The KDE Slimbook is a sleek Linux laptop designed around KDE Neon – PCWorld
KDE and Spain-based Slimbook are teaming up to sell a 13-inch Skylake laptop loaded with Linux, but this beauty with an aluminum shell does not come cheap.
The KDE Slimbook is available for pre-order now with prices starting at €729 (about $770). At this writing, KDE Slimbooks were scheduled to start shipping after March 15. Slimbook ships to countries outside the European Union for an extra €99 ($106).
The KDE Slimbook is designed to offer a KDE-branded laptop that gives fans of the desktop environment the “best possible way to experience” KDE. It comes in two major variants with either a Core i5 or Core i7 processor. The base specs include 4GB of RAM, a 120GB mSATA SSD, two USB 3.0 ports, and a 13.3-inch 1080p display. The laptop is fairly slim at 0.71-inch thick and 2.87 lbs.
Processor-wise, you can choose between a dual-core 2.3GHz Intel Core i5-6200U or a dual-core 2.5GHz Intel Core i7-6500U. Prices for the i7 version start at €849, which is approximately $910. Like I said: not cheap.
Part of the motivation behind the KDE Slimbook was to create a machine that was tested by KDE developers in order to reduce any possible hardware problems with the software.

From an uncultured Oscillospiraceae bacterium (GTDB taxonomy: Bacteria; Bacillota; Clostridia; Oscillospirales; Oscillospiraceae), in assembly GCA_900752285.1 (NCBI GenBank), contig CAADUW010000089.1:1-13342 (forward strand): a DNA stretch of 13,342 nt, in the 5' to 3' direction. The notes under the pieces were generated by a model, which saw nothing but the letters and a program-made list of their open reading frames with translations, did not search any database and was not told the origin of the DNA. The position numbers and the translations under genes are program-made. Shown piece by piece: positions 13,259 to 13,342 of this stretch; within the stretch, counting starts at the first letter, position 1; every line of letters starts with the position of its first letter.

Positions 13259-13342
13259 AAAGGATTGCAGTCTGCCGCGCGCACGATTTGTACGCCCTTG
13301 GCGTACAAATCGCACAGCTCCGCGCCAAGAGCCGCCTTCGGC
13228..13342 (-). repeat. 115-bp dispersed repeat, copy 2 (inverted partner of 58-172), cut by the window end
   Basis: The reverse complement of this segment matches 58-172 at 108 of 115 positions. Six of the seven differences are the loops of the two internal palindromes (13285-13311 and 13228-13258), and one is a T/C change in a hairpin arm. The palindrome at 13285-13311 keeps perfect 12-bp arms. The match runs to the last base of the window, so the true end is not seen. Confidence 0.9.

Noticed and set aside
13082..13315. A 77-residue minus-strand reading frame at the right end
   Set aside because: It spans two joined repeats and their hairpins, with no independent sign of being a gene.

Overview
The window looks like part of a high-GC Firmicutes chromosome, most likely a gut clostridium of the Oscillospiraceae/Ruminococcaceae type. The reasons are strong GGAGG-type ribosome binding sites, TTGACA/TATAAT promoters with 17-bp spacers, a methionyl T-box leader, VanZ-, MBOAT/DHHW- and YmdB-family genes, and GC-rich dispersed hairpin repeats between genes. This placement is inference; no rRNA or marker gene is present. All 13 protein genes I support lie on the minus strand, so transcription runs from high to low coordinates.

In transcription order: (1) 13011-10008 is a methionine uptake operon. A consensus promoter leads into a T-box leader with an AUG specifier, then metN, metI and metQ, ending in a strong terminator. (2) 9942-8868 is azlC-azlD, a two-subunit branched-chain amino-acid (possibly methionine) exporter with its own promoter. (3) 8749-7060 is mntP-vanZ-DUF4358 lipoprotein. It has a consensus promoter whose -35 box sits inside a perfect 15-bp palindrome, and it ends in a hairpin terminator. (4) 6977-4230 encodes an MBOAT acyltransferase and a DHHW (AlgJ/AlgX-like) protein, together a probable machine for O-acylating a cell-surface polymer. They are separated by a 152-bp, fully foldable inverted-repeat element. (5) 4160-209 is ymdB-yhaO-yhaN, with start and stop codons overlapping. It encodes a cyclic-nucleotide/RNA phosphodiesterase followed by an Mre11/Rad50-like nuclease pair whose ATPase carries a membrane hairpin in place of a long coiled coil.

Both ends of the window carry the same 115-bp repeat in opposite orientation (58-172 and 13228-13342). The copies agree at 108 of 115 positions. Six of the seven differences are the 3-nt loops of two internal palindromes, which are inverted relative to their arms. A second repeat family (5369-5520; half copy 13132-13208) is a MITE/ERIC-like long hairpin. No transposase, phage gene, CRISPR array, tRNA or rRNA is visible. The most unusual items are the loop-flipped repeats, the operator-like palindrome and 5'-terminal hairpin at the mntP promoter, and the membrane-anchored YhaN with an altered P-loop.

As for the operating system, the new Slimbook comes with KDE Neon, KDE’s Linux distribution that is based on Ubuntu (which is itself based on Debian Linux). The star of KDE Neon, however, is the KDE Plasma desktop environment, which is a popular choice for many Linux users who don’t use KDE at all. Ubuntu-based Kubuntu, for example, uses KDE as its desktop environment instead of the standard Unity interface.
If you’re not familiar with the Linux world, anyone running a Linux machine can choose to use a different desktop environment than the one that came pre-installed with their Linux distribution of choice. Many people run the Gnome desktop environment on Ubuntu, for example, instead of Unity.
The story behind the story: The KDE Slimbook is just the latest Linux laptop to debut in recent months. But for similar pricing (and sometimes less) you can get Linux machines running the newer Kaby Lake processors. Last September, Dell announced three models of the Dell XPS 13 Developer Edition would come with Kaby Lake chips with prices starting at $950. In late October, perennial Linux computer maker System76 announced its own Kaby Lake laptop with prices starting at $700.